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Title: Effect of the Active Site D25N Mutation on the Structure, Stability and Ligand Binding of the Mature HIV-1 Protease

Abstract

All aspartic proteases, including retroviral proteases, share the triplet DTG critical for the active site geometry and catalytic function. These residues interact closely in the active, dimeric structure of HIV-1 protease (PR). We have systematically assessed the effect of the D25N mutation on the structure and stability of the mature PR monomer and dimer. The D25N mutation (PR{sub D25N}) increases the equilibrium dimer dissociation constant by a factor >100-fold (1.3 {+-} 0.09 {mu}m) relative to PR. In the absence of inhibitor, NMR studies reveal clear structural differences between PR and PR{sub D25N} in the relatively mobile P1 loop (residues 79-83) and flap regions, and differential scanning calorimetric analyses show that the mutation lowers the stabilities of both the monomer and dimer folds by 5 and 7.3 C, respectively. Only minimal differences are observed in high resolution crystal structures of PR{sub D25N} complexed to darunavir (DRV), a potent clinical inhibitor, or a non-hydrolyzable substrate analogue, Ac-Thr-Ile-Nle-r-Nle-Gln-Arg-NH{sub 2} (RPB), as compared with PR{center_dot}DRV and PR{center_dot}RPB complexes. Although complexation with RPB stabilizes both dimers, the effect on their T{sub m} is smaller for PR{sub D25N} (6.2 C) than for PR (8.7 C). The T{sub m} of PR{sub D25N}{center_dot}DRV increases by only 3 Cmore » relative to free PR{sub D25N}, as compared with a 22 C increase for PR{center_dot}DRV, and the mutation increases the ligand dissociation constant of PR{sub D25N}{center_dot}DRV by a factor of {approx}10{sup 6} relative to PR{center_dot}DRV. These results suggest that interactions mediated by the catalytic Asp residues make a major contribution to the tight binding of DRV to PR.« less

Authors:
; ; ; ;  [1]
  1. Pitt
Publication Date:
Research Org.:
Argonne National Lab. (ANL), Argonne, IL (United States). Advanced Photon Source (APS)
Sponsoring Org.:
USDOE
OSTI Identifier:
1006611
Resource Type:
Journal Article
Journal Name:
J. Biol. Chem.
Additional Journal Information:
Journal Volume: 283; Journal Issue: (19) ; 05, 2008; Journal ID: ISSN 0021-9258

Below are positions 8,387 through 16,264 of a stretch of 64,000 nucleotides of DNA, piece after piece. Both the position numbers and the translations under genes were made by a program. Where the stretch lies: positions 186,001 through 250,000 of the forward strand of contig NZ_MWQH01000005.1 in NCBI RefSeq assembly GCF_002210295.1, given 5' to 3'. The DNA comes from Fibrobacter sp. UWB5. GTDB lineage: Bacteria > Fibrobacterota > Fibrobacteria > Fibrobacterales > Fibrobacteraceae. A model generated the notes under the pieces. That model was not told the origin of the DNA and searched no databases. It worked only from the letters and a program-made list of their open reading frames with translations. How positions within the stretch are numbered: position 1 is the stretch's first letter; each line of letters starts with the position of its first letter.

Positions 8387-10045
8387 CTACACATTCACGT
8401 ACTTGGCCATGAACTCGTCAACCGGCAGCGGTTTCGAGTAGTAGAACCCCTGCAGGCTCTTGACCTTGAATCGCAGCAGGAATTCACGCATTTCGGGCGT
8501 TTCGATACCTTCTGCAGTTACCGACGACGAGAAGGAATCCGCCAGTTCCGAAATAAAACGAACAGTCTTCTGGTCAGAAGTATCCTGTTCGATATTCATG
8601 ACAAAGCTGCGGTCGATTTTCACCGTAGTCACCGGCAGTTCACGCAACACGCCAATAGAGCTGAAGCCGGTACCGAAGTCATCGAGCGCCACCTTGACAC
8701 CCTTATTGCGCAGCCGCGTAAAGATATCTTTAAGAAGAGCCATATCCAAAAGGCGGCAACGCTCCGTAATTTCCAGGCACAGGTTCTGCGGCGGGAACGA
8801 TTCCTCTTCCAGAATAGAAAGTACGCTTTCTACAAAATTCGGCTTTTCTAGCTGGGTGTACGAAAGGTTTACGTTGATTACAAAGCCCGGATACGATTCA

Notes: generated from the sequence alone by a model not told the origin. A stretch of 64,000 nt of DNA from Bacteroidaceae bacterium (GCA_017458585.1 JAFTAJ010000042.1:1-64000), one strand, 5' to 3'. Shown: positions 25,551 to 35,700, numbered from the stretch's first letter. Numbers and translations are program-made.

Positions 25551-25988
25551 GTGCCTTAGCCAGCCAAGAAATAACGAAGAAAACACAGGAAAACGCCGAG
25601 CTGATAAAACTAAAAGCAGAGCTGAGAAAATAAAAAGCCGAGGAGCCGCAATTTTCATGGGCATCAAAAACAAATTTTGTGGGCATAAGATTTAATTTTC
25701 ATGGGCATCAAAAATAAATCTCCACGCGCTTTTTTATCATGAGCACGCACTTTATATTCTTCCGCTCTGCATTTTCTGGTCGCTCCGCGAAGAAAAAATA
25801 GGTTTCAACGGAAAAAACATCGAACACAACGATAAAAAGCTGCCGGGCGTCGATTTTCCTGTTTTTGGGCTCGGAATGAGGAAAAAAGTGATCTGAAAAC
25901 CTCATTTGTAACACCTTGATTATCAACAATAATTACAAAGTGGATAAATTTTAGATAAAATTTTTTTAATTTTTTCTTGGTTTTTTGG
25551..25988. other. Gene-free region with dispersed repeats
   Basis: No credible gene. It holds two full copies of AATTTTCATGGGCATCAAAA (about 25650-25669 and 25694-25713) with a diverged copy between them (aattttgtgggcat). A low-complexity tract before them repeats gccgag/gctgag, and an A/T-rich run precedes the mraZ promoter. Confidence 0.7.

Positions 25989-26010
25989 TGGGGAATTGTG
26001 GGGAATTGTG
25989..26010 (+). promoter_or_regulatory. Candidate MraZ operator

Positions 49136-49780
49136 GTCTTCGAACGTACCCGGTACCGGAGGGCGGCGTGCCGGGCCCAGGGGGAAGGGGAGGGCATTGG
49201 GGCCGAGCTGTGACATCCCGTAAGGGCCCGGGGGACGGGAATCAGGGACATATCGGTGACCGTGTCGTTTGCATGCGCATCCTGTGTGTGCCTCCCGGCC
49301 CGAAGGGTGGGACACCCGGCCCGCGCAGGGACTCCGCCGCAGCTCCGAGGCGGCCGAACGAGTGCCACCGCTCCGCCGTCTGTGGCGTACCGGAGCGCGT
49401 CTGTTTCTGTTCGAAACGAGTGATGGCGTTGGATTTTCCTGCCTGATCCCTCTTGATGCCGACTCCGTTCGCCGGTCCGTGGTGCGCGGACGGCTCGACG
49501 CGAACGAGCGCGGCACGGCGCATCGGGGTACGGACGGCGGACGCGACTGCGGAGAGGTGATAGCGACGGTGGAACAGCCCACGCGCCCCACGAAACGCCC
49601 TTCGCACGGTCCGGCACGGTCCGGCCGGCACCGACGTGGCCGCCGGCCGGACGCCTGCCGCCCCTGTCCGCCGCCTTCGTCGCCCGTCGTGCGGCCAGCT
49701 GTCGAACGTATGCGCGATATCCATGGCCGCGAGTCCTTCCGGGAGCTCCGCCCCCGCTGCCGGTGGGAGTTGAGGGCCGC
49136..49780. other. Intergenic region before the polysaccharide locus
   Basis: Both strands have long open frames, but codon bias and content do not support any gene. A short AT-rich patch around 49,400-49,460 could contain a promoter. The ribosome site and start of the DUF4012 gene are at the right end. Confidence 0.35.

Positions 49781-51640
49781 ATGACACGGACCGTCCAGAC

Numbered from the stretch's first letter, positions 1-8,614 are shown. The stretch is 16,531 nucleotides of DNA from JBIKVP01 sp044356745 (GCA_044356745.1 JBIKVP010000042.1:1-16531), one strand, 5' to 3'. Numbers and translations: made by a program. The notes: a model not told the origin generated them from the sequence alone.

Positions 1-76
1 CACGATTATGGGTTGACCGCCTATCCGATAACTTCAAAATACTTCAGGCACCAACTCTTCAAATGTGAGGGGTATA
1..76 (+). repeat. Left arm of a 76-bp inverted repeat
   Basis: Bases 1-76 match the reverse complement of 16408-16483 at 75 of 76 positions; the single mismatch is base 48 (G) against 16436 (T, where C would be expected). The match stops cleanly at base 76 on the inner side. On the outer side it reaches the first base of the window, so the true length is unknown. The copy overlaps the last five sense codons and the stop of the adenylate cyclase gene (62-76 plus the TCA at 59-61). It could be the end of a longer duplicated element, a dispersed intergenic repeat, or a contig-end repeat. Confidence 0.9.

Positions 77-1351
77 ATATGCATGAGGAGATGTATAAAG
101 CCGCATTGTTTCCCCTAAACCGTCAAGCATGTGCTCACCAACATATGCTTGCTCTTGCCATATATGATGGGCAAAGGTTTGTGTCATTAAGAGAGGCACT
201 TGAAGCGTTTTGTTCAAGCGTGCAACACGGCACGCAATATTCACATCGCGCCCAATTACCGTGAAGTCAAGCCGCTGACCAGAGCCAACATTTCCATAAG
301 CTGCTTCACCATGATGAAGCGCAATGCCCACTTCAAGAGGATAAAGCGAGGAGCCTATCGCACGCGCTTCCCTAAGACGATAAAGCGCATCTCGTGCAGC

Country of Publication:
United States
Language:
ENGLISH
Subject:
60 APPLIED LIFE SCIENCES; AIDS VIRUS; COMPLEXES; CRYSTAL STRUCTURE; DIMERS; DISSOCIATION; EQUILIBRIUM; GEOMETRY; INTERACTIONS; LIGANDS; MONOMERS; MUTATIONS; NUCLEAR MAGNETIC RESONANCE; RESIDUES; RESOLUTION; STABILITY; SUBSTRATES; TRIPLETS

Citation Formats

Sayer, Jane M, Liu, Fengling, Ishima, Rieko, Weber, Irene T, Louis, John M, and GSU). Effect of the Active Site D25N Mutation on the Structure, Stability and Ligand Binding of the Mature HIV-1 Protease. United States: N. p., 2008. Web. doi:10.1074/jbc.M708506200.
Sayer, Jane M, Liu, Fengling, Ishima, Rieko, Weber, Irene T, Louis, John M, & GSU). Effect of the Active Site D25N Mutation on the Structure, Stability and Ligand Binding of the Mature HIV-1 Protease. United States. doi:10.1074/jbc.M708506200.
Sayer, Jane M, Liu, Fengling, Ishima, Rieko, Weber, Irene T, Louis, John M, and GSU). Wed . "Effect of the Active Site D25N Mutation on the Structure, Stability and Ligand Binding of the Mature HIV-1 Protease". United States. doi:10.1074/jbc.M708506200.
@article{osti_1006611,
title = {Effect of the Active Site D25N Mutation on the Structure, Stability and Ligand Binding of the Mature HIV-1 Protease},
author = {Sayer, Jane M and Liu, Fengling and Ishima, Rieko and Weber, Irene T and Louis, John M and GSU)},
abstractNote = {All aspartic proteases, including retroviral proteases, share the triplet DTG critical for the active site geometry and catalytic function. These residues interact closely in the active, dimeric structure of HIV-1 protease (PR). We have systematically assessed the effect of the D25N mutation on the structure and stability of the mature PR monomer and dimer. The D25N mutation (PR{sub D25N}) increases the equilibrium dimer dissociation constant by a factor >100-fold (1.3 {+-} 0.09 {mu}m) relative to PR. In the absence of inhibitor, NMR studies reveal clear structural differences between PR and PR{sub D25N} in the relatively mobile P1 loop (residues 79-83) and flap regions, and differential scanning calorimetric analyses show that the mutation lowers the stabilities of both the monomer and dimer folds by 5 and 7.3 C, respectively. Only minimal differences are observed in high resolution crystal structures of PR{sub D25N} complexed to darunavir (DRV), a potent clinical inhibitor, or a non-hydrolyzable substrate analogue, Ac-Thr-Ile-Nle-r-Nle-Gln-Arg-NH{sub 2} (RPB), as compared with PR{center_dot}DRV and PR{center_dot}RPB complexes. Although complexation with RPB stabilizes both dimers, the effect on their T{sub m} is smaller for PR{sub D25N} (6.2 C) than for PR (8.7 C). The T{sub m} of PR{sub D25N}{center_dot}DRV increases by only 3 C relative to free PR{sub D25N}, as compared with a 22 C increase for PR{center_dot}DRV, and the mutation increases the ligand dissociation constant of PR{sub D25N}{center_dot}DRV by a factor of {approx}10{sup 6} relative to PR{center_dot}DRV. These results suggest that interactions mediated by the catalytic Asp residues make a major contribution to the tight binding of DRV to PR.},
doi = {10.1074/jbc.M708506200},
journal = {J. Biol. Chem.},
issn = {0021-9258},
number = (19) ; 05, 2008,
volume = 283,
place = {United States},
year = {2008},
month = {9}
}